»» financial challenges – what are the relevant costs of education and how are they proposed to be paid? Issue Seven



If you and your former partner are struggling to decide where your child shall attend school, before matters end up before the Court, it may be worthwhile engaging in a family dispute resolution process or seeking specialist family law advice.

B E S T W I L S O N B U C K L E Y 



CHILDREN’S CO N TAC T C E N T R E S A n gel a Ken dal l , Toowoomba C hildren’s Conta c t Centre www.tccc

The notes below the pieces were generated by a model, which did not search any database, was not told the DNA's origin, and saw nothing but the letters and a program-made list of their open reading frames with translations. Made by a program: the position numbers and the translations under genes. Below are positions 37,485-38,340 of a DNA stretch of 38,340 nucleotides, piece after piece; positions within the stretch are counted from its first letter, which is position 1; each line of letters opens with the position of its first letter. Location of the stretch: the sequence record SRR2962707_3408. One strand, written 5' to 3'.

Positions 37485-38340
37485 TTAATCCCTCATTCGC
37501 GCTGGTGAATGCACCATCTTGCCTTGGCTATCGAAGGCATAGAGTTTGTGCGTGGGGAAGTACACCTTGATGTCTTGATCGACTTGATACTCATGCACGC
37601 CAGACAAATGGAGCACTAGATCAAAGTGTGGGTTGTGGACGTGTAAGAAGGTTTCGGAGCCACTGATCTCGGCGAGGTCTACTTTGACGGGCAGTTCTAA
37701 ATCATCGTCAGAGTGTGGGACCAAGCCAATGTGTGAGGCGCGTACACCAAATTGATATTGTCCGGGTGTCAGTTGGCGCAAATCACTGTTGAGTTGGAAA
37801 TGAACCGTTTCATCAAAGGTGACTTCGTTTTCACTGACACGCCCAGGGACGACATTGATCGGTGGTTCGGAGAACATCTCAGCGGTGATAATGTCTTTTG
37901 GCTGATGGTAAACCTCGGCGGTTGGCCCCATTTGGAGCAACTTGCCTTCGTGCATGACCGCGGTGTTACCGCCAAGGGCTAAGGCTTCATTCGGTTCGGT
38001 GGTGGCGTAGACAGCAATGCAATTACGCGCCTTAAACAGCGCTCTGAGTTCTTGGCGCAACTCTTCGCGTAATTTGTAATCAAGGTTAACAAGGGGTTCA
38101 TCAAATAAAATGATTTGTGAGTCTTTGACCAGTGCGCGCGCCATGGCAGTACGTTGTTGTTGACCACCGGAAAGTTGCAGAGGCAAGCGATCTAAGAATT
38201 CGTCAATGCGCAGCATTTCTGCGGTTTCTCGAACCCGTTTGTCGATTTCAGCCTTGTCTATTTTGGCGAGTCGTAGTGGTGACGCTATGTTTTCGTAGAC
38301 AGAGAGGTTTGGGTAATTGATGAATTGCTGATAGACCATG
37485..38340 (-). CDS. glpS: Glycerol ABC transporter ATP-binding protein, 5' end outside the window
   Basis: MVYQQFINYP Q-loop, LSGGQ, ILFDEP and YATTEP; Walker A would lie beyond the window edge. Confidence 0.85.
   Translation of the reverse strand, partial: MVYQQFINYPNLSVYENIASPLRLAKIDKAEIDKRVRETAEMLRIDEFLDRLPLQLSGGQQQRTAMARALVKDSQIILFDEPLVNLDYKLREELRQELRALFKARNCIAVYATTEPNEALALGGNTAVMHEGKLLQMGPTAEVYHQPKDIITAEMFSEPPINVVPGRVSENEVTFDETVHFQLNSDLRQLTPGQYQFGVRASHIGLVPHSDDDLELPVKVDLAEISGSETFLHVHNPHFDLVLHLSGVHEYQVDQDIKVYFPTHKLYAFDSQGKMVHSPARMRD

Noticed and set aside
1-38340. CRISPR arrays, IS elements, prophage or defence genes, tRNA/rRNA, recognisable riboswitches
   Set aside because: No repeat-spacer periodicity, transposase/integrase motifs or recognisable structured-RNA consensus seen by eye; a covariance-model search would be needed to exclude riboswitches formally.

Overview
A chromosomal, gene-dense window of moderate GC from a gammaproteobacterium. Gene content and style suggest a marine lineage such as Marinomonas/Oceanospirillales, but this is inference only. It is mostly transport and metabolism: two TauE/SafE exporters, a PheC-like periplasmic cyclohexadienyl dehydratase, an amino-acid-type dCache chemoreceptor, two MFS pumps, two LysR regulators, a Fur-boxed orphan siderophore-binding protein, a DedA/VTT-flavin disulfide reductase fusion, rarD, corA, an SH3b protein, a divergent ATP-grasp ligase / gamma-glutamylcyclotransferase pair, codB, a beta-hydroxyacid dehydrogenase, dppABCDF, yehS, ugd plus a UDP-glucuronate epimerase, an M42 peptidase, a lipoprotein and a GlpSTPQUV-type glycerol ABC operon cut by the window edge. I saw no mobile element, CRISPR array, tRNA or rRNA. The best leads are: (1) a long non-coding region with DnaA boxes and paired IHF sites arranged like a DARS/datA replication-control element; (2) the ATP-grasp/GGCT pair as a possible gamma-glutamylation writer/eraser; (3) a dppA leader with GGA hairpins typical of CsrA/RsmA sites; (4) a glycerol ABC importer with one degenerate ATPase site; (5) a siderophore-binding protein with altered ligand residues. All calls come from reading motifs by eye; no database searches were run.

When parents separate it can be a particularly stressful time for those parents, extended family and, in particular, for children. Parents may be concerned about maintaining positive relationships with their children and how to best minimise the stress and conflict that may be present around their children at this time. Additionally, other factors may impact on the contact parents have with their children and how this should occur. For many people it can be confusing about how this can be managed. Children’s contact centres are designed to provide a safe, supervised environment and minimise stress and conflict for children. They allow children to spend time with the parent they do not live with or facilitate the transfer of children from one parent to the other in circumstances where parents may be unable to manage their own contact arrangements. Most children’s contact centres provide two services: 1. a changeover service; 2. a supervised contact service. Parents attending for changeovers are allocated separate carparking, entrance and waiting areas and do not come into contact when attending the centre. A staff member takes the children from one parent to the other. Parents who attend for supervised contact visits attend the centre under similar arrangements to changeovers, however are required to remain at the centre for the duration of the scheduled visit and are supervised by a family support worker.